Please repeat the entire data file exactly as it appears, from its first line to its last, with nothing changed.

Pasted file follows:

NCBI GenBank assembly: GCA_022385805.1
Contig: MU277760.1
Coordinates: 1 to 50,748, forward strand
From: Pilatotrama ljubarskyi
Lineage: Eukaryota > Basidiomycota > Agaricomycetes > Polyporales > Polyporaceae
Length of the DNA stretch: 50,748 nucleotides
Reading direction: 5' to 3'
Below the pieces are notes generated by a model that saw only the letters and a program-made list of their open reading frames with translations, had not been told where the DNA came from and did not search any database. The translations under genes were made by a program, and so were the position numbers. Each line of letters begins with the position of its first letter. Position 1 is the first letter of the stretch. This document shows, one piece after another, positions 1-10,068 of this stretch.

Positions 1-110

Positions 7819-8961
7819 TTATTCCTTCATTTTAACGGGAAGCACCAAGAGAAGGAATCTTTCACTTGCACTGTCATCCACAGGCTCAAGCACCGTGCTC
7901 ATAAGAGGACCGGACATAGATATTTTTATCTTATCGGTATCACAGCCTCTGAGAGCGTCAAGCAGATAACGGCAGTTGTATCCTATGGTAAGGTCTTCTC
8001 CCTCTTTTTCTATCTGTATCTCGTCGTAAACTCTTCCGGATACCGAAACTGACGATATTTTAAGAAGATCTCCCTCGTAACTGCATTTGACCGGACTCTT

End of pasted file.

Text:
NCBI GenBank assembly: GCA_022385805.1
Contig: MU277760.1
Coordinates: 1 to 50,748, forward strand
From: Pilatotrama ljubarskyi
Lineage: Eukaryota > Basidiomycota > Agaricomycetes > Polyporales > Polyporaceae
Length of the DNA stretch: 50,748 nucleotides
Reading direction: 5' to 3'
Below the pieces are notes generated by a model that saw only the letters and a program-made list of their open reading frames with translations, had not been told where the DNA came from and did not search any database. The translations under genes were made by a program, and so were the position numbers. Each line of letters begins with the position of its first letter. Position 1 is the first letter of the stretch. This document shows, one piece after another, positions 1-10,068 of this stretch.

Positions 1-110

Positions 7819-8961
7819 TTATTCCTTCATTTTAACGGGAAGCACCAAGAGAAGGAATCTTTCACTTGCACTGTCATCCACAGGCTCAAGCACCGTGCTC
7901 ATAAGAGGACCGGACATAGATATTTTTATCTTATCGGTATCACAGCCTCTGAGAGCGTCAAGCAGATAACGGCAGTTGTATCCTATGGTAAGGTCTTCTC
8001 CCTCTTTTTCTATCTGTATCTCGTCGTAAACTCTTCCGGATACCGAAACTGACGATATTTTAAGAAGATCTCCCTCGTAACTGCATTTGACCGGACTCTT